GREENFIELD — They climbed on their bikes, many wearing brightly colored clothing, each with a helmet strapped to their head. 

They said her name softly and paused for a moment of silence before pedaling away along the very same path where a 36-year-old mother of two lost her life.

Theresa Burris could have been any of them — the notion wasn’t lost on Nancy Tibbett of New Palestine as she led the ride, shouting out warnings and safety tips as a group of about 20 cyclists headed east on U.S. 40 Friday to remember a life cut short.

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Burris’ death last month sparked a bigger conversation about bike safety in Hancock County, where two cyclists have been struck and killed by passing cars in the past year. As county officials stress the need for bike-friendly paths to attract families in their economic development plans, avid riders call for safety restrictions to make riders more comfortable sharing the road with motor vehicles.

Burris was killed July 18 while riding her bike to work along U.S. 40 just east of County Road 250W. She was hit by a semitrailer carrying a wide load that stretched into the shoulder of the roadway. Carla McCloud, 23, of New Palestine, died Aug. 12, 2015, after being hit by a drunken driver while riding her bike along County Road 300S.

Their deaths highlight the need for legislation aimed at protecting cyclists, said Allan Henderson of statewide advocacy group Bicycle Indiana — and their names will be evoked as the group fights for a law to put a safe distance, at least 3 feet, between cyclists and cars.

The organization wants to see laws put on the books that require drivers to leave 3 feet of space between themselves and cyclists riding along the shoulder — a bill proposing such a measure died in committee earlier this year. In the upcoming legislative session, members plan to widen their efforts to include pedestrians and any other vulnerable vehicle, such as farm equipment, Henderson said.

On Friday, a group of approximately 20 riders traced Burris’ path during what organizers call a Ride of Silence. None of the riders who joined in the trek had ever met Burris, but they understand a fear Burris had expressed to others before her death — that cars whizzing by sometimes drove too close for comfort.

Nearly 750 cyclists were killed in the United States in 2013, an 18 percent increase compared with the 628 who lost their lives in 2009, according to the National Highway Traffic Safety Administration.

In the same year, emergency rooms across the country saw more than 494,000 visits because of bicycle-related injuries, the Centers for Disease Control and Prevention reports.

These are tragedies Bicycle Indiana fights to prevent, Henderson said.

The organization works to educate bikers and drivers around the state about safe practices for sharing the roadway and will continue to push legislators to enact stricter laws aimed at keeping cyclists safe, Henderson said.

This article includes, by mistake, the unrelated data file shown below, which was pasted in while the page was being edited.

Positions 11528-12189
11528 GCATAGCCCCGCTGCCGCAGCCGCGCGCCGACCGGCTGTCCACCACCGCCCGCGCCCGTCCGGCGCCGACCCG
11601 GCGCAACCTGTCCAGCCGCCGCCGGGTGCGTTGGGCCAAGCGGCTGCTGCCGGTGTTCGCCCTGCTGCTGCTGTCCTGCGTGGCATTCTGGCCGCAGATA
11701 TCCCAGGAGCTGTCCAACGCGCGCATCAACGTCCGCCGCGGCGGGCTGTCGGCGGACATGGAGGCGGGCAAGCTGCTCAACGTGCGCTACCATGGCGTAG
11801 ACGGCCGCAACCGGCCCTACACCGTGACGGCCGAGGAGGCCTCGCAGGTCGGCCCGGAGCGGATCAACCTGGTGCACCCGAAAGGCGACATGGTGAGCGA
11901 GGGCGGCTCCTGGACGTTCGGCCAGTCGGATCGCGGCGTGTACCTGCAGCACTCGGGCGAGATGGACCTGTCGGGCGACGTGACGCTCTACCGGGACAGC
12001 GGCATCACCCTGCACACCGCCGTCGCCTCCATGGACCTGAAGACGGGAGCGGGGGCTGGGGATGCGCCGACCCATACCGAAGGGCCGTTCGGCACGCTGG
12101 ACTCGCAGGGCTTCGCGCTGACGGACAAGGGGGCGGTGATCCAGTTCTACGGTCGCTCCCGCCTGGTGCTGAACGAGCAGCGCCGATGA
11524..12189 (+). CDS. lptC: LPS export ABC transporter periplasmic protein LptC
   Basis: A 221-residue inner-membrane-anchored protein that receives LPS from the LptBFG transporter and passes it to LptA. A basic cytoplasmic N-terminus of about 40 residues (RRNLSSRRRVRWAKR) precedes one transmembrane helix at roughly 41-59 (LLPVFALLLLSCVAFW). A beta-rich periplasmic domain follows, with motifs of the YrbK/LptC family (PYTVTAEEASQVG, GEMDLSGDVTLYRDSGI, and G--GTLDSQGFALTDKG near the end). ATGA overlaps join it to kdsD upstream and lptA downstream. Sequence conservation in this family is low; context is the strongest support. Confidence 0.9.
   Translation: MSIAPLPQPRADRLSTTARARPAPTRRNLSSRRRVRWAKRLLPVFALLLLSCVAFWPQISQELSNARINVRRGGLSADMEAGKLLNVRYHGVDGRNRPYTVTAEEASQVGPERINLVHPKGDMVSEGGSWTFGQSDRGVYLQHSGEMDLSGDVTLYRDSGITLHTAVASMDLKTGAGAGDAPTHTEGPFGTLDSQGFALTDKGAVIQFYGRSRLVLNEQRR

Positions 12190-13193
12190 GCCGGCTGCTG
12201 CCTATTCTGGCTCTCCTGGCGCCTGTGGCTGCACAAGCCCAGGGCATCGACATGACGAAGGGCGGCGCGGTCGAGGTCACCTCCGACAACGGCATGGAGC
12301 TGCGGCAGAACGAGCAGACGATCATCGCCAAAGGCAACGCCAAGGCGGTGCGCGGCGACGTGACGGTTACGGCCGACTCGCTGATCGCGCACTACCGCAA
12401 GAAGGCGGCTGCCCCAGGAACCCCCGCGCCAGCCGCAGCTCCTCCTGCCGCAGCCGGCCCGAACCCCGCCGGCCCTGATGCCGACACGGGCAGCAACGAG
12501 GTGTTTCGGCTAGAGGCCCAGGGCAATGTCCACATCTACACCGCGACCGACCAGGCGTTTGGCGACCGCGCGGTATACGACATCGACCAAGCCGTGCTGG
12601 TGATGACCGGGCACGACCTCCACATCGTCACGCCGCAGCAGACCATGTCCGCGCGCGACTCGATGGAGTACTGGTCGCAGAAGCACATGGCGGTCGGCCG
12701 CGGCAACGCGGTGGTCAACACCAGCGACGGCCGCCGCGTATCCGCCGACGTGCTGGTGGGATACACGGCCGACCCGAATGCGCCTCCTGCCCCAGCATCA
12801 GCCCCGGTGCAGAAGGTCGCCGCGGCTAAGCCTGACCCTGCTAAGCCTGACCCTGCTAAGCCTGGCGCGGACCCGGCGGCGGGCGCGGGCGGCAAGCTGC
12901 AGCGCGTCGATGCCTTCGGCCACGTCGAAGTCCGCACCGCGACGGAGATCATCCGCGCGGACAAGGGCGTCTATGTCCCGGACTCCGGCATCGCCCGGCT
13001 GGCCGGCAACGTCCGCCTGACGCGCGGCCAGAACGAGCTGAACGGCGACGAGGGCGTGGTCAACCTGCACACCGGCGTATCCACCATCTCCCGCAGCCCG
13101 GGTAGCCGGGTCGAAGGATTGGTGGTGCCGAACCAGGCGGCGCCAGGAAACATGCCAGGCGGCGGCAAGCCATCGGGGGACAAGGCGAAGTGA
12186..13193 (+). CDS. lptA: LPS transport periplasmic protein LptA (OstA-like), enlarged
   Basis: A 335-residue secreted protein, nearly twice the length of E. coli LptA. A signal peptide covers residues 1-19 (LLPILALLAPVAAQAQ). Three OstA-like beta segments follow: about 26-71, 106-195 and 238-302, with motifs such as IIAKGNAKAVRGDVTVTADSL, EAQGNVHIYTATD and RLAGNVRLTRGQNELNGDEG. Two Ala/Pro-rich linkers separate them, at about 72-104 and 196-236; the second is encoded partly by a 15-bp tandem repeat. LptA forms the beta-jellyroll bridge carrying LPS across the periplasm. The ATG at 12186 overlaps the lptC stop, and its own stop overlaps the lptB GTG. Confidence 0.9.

In a perfect world, all major roadways in the state would feature bike lanes, Henderson said, noting such additions not only give riders their own traffic lane but help to draw drivers’ attention to the possibility cyclists might be in the area.

But Bicycle Indiana’s leaders realize constructing bike lanes is a costly endeavor for any community, Henderson said. Instead of petitioning leaders at the county level to take on such an expense, group leaders focus their efforts within the Statehouse, he said.

Bicycle Indiana has fought for years to see sensible bike-safety legislation passed in Indiana, though their efforts have so far been fruitless, Henderson said.

A 2016 senate bill would have allowed police officers to pull over and ticket drivers who did not leave at least 3 feet of clearance when passing a bicycle.

The bill was assigned to a transportation committee but never advanced because legislators worried it would be difficult for officers to enforce, said Sen. Mike Crider, R-Greenfield.

But lawmakers recognize how vulnerable bikers can be, and discussions on how to improve Hoosier roadways to protect riders are ongoing, Crider said.

A few years ago the Indiana Department of Transportation agreed to conduct studies on the cost of including bike lanes along all new highways in the state, Crider said. Those discussions and the department’s research, however, are ongoing, he said.

For now, a bicycle painted bright white sits at the corner of U.S. 40 and County Road 250W, placed their by members of Bicycle Indiana.

Its purpose is twofold, Tibbett said — to keep Burris’ memory alive and also to remind drivers people like her could be just ahead.

“The road is there for all to share,” she said.

Bike-car crash fatalities

More than 600 cyclists lose their lives while riding along roadways in the United States. There has been an 18 percent increase in fatalities since 2009, national records show.

2009;628

2010;623

2011;682

2012;734

2013;743

Source: National Highway Traffic Safety Administration

Safety tips

Bicycles riders have the same rights and responsibilities on the roads as other vehicles, officials say. Here are some tips on how to safely share the road:

  • Stay alert; be aware of all vehicles or pedestrians along the roadway
  • Drivers should slow down when approaching bicyclists and leave a safe amount of space when passing
  • Keep a safe distance when traveling behind bicyclists
  • Cyclists should always wear properly fitted helmets and bright colors when riding
  • Ride bikes in the same direction as vehicle traffic

Source: Indiana State Police